This entry was posted in Faith Everyday, What We Seek and tagged , , . Bookmark the permalink.

One Response to Fear, Faith, Foolishness and trying something new

  1. Tim says:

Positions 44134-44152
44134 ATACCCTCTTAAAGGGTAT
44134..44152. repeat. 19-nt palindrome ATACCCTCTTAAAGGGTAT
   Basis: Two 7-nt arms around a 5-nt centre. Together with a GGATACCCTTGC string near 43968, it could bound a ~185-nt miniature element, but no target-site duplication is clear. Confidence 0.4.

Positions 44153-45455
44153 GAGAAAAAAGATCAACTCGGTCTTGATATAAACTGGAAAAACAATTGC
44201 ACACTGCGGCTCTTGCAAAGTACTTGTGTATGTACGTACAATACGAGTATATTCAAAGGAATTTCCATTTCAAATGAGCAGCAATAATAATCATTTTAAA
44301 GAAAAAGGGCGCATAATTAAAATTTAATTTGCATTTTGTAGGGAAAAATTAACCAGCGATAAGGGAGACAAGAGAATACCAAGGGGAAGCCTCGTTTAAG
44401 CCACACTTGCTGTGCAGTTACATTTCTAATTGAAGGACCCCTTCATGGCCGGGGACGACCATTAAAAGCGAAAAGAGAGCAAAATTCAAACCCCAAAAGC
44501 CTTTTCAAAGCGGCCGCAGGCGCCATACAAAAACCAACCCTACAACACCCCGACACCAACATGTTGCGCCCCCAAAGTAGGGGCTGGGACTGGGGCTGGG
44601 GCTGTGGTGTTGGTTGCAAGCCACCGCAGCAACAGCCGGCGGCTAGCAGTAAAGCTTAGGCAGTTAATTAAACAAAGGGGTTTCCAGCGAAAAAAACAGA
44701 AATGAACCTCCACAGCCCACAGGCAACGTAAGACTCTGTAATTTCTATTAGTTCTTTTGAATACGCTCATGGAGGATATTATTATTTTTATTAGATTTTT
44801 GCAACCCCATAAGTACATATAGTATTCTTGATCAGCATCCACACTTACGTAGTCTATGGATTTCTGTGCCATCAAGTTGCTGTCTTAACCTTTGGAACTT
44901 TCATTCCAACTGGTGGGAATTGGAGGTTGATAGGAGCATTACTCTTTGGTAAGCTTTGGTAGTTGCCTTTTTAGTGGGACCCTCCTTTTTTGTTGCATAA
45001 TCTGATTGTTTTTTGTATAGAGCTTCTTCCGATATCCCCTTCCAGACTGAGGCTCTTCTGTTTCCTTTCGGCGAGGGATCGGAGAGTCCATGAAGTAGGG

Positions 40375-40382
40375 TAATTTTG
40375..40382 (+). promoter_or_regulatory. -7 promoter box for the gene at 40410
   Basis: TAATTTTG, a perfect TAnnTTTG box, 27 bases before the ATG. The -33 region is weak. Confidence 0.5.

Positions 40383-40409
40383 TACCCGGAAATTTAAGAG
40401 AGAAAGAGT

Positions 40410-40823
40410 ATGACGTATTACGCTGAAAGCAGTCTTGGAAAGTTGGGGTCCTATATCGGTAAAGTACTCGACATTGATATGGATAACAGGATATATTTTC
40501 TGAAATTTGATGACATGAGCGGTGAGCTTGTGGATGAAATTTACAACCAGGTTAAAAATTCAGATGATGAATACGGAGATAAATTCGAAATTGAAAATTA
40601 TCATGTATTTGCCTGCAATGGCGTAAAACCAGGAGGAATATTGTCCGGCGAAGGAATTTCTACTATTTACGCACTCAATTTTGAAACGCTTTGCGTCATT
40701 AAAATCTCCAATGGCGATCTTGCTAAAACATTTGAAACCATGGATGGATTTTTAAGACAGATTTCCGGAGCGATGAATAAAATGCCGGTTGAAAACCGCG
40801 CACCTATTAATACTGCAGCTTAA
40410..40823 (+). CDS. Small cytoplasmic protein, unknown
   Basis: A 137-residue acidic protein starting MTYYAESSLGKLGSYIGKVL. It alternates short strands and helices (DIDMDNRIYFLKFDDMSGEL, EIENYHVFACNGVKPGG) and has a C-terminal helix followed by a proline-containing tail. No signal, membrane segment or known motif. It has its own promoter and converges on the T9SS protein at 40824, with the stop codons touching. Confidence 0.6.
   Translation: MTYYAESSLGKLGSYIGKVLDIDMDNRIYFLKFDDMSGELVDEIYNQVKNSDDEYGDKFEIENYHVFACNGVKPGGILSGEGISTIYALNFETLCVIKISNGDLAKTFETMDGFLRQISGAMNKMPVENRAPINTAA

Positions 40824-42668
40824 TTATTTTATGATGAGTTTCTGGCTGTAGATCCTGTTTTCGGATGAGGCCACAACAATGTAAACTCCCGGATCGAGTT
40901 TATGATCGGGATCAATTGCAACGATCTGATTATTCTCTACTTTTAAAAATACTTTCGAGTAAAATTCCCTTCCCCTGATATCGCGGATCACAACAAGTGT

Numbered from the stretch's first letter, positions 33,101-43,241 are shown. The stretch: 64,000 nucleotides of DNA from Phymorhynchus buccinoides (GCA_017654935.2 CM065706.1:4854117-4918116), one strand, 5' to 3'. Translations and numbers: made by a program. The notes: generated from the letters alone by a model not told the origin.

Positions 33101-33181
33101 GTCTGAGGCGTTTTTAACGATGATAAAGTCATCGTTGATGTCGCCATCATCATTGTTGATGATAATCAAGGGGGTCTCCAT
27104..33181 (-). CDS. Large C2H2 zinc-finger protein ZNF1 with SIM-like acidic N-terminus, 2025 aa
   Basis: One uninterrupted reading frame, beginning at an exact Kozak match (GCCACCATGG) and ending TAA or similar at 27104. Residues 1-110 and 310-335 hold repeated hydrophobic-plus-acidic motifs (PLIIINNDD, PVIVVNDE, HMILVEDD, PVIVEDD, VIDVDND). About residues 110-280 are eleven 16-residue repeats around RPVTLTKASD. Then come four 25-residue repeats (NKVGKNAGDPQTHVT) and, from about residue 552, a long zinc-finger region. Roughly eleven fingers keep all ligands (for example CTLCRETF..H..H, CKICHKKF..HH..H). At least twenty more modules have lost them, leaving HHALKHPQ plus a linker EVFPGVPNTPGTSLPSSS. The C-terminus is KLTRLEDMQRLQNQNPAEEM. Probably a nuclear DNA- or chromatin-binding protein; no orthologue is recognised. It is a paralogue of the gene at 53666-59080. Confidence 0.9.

Great article, Geoff. Thank you. Fear does indeed paralyze us much of the time and sometimes causes us to conceal who we really are. As N.T. Wright pointed out, the most often repeated command in the Bible is “Fear not.” Although it appears as an imperative, I take more as an invitation. Since God is with us, we do not need to be afraid. I agree with you that our shame would often cause us to be afraid of God, but God doesn’t want us to be cowering in terror. It is true that “the fear of the Lord is the beginning of wisdom” (Psalm 111:10 and Proverbs 9:10). However, it is also true that fear is only the starting point because “there is no fear in love. But perfect love drives out fear” (1 John 4:18).